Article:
The Heat Is On…. DC Activates Its Heat Plan

Washington, D.C. (Wednesday, May 8, 2019) – It’s not quite summer yet.  But the hazy, hot, and humid days have hit the DMV.  According to the National Weather Service (NWS), the current temperature in Washington, DC is 91 degrees with a feel of 95 degrees, sunny and dry. All around town people are finding creative ways to stay cool while they go about their day.  Experts say the key is to stay out of the sun whenever possible and to make sure you drink plenty of water. It’s also a good time to indulge a bit with a scoop of  your favorite ice cream.

 

But there are some dangerous sides to this heat and District officials are not taking any chances.  Because the expected high for today is 94 degrees with heat index values as high as 98 degrees, Mayor Bowser has activated the District’s Heat Emergency Plan. When the temperature or heat index in the District reaches 95 degrees, District Government, through the Department of Human Services (DHS) and the Homeland Security and Emergency Management Agency (HSEMA), will implement the Heat Emergency Plan and activate cooling centers for residents to seek relief. Residents needing a cool place to be are encouraged to utilize any library or recreation center during their normal business hours, or the Adams Place Day Center.

For information about services provided during an Extreme Heat Warning, go to heat.dc.gov or call the Mayor’s Citywide Call Center by dialing 311. Residents can register to receive Heat Emergency alerts on their devices at alertdc.dc.gov.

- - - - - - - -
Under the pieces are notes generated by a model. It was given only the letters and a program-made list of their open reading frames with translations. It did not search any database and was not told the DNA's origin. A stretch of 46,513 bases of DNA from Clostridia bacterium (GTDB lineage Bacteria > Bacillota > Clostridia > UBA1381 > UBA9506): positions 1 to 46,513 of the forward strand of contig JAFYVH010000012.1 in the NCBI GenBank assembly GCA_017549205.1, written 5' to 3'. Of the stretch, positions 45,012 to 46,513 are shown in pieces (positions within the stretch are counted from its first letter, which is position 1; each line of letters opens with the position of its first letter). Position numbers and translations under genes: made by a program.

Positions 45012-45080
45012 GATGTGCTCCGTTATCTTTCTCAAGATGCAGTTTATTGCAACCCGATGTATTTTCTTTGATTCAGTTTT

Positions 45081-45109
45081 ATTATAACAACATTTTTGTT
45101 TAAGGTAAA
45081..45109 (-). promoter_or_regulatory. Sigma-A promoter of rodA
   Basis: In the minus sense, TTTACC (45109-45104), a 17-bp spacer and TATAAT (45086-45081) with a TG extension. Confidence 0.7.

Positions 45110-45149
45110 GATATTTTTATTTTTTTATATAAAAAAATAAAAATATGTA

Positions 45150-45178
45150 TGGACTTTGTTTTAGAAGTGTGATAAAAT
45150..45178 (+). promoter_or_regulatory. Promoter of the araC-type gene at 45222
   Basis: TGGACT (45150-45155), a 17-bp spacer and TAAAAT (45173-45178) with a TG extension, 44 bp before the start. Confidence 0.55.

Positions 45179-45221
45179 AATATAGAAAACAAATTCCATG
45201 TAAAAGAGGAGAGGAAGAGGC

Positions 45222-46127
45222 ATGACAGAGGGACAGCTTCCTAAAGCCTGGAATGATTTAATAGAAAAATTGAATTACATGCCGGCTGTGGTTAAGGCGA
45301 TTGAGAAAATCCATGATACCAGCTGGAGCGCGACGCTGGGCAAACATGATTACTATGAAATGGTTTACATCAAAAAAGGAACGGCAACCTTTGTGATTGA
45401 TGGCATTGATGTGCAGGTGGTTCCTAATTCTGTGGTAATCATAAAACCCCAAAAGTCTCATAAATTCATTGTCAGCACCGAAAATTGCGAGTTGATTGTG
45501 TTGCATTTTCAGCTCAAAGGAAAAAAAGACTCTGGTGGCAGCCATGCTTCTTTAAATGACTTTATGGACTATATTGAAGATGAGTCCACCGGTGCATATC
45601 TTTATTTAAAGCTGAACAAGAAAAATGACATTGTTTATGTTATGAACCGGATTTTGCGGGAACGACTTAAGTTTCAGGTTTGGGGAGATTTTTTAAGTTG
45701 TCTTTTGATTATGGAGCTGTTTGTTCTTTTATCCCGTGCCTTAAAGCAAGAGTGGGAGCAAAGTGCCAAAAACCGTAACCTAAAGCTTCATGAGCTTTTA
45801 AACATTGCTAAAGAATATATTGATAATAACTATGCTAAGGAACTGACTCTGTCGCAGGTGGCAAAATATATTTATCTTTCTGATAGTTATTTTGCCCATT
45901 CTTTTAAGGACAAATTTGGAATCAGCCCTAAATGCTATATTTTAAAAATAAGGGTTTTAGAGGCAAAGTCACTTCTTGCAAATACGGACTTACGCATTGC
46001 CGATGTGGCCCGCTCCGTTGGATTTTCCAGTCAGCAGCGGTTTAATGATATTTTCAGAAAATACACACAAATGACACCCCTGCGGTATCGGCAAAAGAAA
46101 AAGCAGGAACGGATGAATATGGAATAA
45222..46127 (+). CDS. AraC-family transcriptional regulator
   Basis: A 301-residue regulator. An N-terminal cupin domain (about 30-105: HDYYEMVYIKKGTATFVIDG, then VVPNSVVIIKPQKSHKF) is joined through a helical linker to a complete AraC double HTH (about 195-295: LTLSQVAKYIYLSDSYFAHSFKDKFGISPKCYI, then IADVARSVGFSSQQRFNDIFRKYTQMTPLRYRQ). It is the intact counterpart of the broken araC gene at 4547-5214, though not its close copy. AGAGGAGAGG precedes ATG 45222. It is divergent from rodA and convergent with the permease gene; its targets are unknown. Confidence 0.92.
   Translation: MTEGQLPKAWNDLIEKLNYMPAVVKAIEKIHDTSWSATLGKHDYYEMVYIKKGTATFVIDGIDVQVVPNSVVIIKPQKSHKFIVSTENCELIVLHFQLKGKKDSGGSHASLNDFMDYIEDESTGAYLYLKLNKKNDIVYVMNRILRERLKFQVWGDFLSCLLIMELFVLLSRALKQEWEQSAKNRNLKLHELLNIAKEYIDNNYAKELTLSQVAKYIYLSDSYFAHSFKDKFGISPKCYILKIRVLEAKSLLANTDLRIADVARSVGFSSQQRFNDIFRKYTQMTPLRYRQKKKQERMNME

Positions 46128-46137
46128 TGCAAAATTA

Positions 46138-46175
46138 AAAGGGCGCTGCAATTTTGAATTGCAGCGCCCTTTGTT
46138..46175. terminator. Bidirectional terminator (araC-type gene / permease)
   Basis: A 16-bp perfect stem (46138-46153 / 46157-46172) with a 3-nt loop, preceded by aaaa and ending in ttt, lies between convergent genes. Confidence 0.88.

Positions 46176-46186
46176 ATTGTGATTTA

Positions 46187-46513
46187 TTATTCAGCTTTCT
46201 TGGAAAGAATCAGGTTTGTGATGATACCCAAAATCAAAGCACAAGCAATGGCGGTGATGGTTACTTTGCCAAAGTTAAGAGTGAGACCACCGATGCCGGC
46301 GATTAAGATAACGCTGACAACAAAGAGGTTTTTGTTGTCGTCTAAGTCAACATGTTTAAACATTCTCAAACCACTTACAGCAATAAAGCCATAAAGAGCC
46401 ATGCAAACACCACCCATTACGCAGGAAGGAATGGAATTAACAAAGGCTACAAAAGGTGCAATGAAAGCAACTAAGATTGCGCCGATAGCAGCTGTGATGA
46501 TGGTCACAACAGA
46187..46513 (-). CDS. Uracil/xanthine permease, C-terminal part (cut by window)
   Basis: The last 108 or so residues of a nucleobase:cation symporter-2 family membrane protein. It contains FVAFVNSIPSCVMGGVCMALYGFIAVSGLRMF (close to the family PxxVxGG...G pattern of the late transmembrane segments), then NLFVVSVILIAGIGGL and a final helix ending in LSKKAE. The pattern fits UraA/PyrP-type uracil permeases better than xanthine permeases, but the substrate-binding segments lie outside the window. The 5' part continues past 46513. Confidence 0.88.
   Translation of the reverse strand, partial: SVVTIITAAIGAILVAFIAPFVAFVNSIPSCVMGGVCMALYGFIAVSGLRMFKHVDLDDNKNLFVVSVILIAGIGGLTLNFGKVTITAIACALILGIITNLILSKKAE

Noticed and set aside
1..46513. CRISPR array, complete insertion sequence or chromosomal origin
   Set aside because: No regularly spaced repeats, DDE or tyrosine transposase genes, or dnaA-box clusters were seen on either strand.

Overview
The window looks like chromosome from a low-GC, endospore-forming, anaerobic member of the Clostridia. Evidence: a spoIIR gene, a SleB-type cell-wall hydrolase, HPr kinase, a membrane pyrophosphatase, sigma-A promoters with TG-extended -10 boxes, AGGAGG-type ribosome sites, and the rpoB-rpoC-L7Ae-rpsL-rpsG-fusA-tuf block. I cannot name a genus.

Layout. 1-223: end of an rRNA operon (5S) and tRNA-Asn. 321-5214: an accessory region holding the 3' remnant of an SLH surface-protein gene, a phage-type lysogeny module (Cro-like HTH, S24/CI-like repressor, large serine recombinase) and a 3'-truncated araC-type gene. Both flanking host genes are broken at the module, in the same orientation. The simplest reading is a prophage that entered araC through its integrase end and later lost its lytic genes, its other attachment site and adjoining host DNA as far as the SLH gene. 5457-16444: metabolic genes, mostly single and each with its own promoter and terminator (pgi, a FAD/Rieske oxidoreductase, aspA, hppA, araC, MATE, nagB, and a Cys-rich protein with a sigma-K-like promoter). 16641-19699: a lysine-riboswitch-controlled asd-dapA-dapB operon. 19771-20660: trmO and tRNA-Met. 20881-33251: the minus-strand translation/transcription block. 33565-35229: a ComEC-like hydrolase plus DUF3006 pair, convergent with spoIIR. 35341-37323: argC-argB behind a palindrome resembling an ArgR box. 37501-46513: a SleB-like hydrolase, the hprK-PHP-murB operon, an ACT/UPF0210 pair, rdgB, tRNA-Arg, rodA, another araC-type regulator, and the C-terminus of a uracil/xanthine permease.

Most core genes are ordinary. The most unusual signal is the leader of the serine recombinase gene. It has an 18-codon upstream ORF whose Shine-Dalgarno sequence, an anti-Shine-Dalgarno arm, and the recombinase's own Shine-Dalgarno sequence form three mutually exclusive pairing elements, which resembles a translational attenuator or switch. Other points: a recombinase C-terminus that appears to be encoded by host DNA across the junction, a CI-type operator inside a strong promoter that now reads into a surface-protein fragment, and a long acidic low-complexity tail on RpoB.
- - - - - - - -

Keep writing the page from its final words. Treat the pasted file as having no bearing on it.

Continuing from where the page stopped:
Cooling Centers:

Cooling Centers are activated in publicly accessible government facilities, homeless shelters, and senior citizen wellness centers, and remain open until 6:00 p.m. or until it has been deemed safe to be outdoors. To request transportation to a cooling center for a resident experiencing homelessness, call the hyperthermia hotline at (202) 399-7093. Residents can find their closest cooling center using the District’s interactive map.

Safety Precautions:

The public can limit heat exposure by:

Staying indoors
Drinking plenty of liquids and avoiding drinks with caffeine and alcohol
Limiting sun exposure, especially between 10:00 a.m. and 3:00 p.m., when the sun is the strongest
Applying sunscreen at least 20 minutes before going outdoors
Wearing light-colored, lightweight clothing

Low-Barrier Shelters:

The Downtown Daytime Services Center (1313 New York Avenue, NW) will be open on Wednesday, May 29 until 5:00 p.m.

Low-Barrier shelters for individuals operate year-round. Due to high temperatures, low-barrier shelters will be open all day on Wednesday, May 29 with the exception of Nativity Shelter, which opens at 7:00 p.m.

Men
· New York Avenue Shelter at 1355-57 New York Avenue, NE
· 801 East Shelter at 801 Making Life Better Lane, SE
· Adams Place Shelter 2210 Adams Place, NE

Women
· Nativity Shelter at 6010 Georgia Avenue, NW (Opens at 7:00 p.m.)
· Harriet Tubman, DC General Building at 27 1900 Massachusetts Avenue, SE
· Patricia Handy Place for Women at 810 5th Street, NW
· Community for Creative Non-Violence (CCNV) at 425 Second Street, NW

Families seeking emergency shelter can call 311 at any time day or night. When the DC Government is open, families may also visit the Virginia Williams Family Resource Center at 920 Rhode Island Avenue, NE, Monday – Thursday between 8:00 a.m. and 4:30 p.m. and Friday between 8:00 a.m. and 12:30 p.m.

Share Your Thoughts